My initial motivation for switching from computer science to neuroscience had been to draw inspiration from neural circuits to improve AI and machine learning techniques. The two fields have had a long intertwined history, since the original perceptron or convolutional networks, till modern attentional mechanisms and experience replay memories. However, since I started working with a neuroethology group, I have come to appreciate the questions and challenges in systems neuroscience itself, that can benefit from rigorous computational analysis. In particular, I am interested in studying how the brain combines information from different sensory modalities to form mixed representations, make decisions and drive behavior. As a model, I will be studying the mouse superior colliculus because of its unique functional repertoire that involves processing inputs from visual, auditory and somatosensory modalities and integrating them into a motor response. This provides a great testbed to study questions like how different sensory inputs cooperate in case of consistent information or antagonize each other in case of opposing inputs from the environment, or which inputs are enough to elicit a behavioral response on their own and which only work in conjunction, perhaps in a modulatory role. My hope is that this study of multi-modal integration in the SC can help us not only in a better understanding of how animals solve the binding problem of forming a coherent environmental representation from multiple senses, but also in applying these principles to the problem of sensor integration in robotics and multi-modal learning in neural networks.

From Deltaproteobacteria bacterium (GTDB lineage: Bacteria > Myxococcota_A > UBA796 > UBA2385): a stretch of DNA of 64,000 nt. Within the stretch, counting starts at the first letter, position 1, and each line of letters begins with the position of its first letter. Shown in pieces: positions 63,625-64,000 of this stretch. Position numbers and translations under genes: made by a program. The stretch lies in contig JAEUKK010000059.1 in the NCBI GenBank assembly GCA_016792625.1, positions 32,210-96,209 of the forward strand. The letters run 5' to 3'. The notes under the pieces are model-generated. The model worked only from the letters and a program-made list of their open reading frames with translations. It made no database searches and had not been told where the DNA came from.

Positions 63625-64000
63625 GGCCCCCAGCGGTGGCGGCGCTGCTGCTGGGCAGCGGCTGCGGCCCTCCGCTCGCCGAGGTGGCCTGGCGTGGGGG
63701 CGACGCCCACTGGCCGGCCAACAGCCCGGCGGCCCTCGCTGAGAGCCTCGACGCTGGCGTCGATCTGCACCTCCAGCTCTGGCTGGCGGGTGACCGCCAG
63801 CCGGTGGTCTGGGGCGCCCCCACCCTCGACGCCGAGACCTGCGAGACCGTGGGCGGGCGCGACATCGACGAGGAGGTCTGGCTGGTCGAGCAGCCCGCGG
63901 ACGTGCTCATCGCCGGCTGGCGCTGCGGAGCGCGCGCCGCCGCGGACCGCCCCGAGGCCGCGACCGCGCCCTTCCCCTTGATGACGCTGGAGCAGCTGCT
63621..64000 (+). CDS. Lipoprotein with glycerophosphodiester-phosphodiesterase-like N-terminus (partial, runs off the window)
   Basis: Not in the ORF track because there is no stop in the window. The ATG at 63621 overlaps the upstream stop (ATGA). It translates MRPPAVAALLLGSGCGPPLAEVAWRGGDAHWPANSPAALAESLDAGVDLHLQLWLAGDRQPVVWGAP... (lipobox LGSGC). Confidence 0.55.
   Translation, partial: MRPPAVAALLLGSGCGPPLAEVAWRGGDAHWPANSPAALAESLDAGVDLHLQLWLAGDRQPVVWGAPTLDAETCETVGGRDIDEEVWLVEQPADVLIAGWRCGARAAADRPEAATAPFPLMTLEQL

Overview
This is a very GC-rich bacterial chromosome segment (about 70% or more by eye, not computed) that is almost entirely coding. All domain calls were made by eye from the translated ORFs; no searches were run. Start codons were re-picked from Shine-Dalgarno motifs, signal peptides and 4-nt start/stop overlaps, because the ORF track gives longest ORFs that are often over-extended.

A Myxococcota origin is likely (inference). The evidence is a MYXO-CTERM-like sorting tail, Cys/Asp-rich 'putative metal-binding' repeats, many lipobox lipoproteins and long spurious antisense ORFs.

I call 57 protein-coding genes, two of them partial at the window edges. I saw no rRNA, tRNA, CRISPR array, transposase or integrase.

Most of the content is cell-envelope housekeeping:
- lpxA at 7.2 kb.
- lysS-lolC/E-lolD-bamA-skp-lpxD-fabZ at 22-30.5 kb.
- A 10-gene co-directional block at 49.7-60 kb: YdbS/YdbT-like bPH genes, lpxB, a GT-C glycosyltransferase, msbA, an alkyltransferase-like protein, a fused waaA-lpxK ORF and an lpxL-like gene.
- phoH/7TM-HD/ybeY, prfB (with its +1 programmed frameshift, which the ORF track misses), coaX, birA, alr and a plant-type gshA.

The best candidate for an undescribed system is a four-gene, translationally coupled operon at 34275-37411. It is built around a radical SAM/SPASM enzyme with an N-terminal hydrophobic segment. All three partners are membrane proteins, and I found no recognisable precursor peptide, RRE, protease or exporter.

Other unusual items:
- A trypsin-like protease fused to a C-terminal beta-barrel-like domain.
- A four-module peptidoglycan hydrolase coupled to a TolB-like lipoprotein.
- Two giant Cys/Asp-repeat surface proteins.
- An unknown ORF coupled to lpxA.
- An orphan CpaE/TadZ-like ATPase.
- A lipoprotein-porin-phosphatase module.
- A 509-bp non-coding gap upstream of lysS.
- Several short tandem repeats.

Large-Scale Optical Retina Recordings